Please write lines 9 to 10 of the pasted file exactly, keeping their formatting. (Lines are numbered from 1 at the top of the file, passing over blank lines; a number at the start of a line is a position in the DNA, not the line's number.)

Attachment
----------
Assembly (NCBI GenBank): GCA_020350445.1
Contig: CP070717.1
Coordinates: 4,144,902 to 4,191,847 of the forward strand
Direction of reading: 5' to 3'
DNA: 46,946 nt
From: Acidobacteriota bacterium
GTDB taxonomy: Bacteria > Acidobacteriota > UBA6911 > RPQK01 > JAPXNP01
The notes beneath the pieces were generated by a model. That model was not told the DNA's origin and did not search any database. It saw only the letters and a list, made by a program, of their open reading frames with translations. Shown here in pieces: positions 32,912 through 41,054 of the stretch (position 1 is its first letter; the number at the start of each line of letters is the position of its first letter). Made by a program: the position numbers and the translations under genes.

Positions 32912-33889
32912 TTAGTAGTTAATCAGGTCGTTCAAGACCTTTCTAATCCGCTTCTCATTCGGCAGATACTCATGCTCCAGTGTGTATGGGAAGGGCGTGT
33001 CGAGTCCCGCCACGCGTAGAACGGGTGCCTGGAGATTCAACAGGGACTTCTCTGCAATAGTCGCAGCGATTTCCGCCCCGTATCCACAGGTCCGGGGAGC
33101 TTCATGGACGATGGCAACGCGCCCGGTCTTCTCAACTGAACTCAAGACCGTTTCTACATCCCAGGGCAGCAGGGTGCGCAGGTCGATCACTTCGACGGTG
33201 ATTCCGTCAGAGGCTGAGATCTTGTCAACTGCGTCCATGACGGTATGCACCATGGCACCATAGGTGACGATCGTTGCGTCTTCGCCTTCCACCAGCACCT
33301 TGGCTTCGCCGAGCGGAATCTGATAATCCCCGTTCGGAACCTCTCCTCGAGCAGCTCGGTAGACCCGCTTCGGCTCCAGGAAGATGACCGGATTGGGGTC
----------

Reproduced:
Positions 32912-33889
32912 TTAGTAGTTAATCAGGTCGTTCAAGACCTTTCTAATCCGCTTCTCATTCGGCAGATACTCATGCTCCAGTGTGTATGGGAAGGGCGTGT